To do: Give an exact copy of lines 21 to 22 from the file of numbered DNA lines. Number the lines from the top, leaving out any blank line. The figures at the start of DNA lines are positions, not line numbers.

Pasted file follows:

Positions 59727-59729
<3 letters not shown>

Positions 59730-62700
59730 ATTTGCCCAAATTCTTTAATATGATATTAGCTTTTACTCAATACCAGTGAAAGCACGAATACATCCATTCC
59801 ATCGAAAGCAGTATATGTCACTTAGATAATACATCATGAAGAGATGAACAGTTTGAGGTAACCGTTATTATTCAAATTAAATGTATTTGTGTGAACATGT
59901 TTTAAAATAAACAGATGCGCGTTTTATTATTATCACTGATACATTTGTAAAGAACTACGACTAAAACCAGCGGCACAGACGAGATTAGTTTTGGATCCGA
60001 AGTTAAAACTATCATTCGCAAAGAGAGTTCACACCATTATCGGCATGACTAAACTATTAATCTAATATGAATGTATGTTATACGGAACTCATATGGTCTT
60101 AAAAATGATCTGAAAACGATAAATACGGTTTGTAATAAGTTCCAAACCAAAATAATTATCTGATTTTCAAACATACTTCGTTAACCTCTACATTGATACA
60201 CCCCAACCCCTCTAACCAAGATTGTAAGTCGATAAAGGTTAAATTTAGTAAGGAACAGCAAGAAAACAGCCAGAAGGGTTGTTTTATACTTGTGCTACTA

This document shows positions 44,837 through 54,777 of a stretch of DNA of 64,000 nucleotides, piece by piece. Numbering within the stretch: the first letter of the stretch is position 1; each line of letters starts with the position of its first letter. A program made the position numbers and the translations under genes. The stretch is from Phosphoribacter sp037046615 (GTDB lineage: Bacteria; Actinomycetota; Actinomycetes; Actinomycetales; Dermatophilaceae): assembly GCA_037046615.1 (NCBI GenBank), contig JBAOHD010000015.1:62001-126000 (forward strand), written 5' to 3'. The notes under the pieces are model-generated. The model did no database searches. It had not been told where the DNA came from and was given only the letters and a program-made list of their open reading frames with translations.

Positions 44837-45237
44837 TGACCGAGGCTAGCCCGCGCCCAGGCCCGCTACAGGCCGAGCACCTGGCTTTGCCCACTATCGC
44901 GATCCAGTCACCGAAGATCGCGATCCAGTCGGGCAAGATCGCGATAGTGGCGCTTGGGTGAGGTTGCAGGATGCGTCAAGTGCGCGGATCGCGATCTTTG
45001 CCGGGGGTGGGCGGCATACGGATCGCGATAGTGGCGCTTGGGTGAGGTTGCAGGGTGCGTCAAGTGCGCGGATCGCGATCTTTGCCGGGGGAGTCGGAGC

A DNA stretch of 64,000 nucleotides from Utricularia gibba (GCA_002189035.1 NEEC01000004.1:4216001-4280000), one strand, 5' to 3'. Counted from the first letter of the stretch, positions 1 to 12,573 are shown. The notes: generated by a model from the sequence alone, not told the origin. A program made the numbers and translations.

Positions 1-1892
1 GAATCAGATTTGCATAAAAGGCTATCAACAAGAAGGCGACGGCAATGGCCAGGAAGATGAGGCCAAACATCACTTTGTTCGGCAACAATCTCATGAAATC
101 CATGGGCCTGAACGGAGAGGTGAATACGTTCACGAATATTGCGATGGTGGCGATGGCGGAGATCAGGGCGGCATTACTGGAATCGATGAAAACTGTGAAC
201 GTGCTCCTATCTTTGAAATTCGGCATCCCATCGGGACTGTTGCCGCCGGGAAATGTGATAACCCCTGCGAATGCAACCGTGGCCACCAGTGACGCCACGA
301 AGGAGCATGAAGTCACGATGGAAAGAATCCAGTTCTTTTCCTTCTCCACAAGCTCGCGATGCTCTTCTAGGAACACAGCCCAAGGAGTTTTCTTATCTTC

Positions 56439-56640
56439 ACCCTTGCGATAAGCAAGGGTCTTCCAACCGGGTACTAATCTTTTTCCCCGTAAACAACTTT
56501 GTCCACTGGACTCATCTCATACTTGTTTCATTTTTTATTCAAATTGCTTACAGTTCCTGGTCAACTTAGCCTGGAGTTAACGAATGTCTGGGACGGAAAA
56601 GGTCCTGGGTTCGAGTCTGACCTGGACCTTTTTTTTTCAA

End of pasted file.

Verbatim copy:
Positions 56439-56640
56439 ACCCTTGCGATAAGCAAGGGTCTTCCAACCGGGTACTAATCTTTTTCCCCGTAAACAACTTT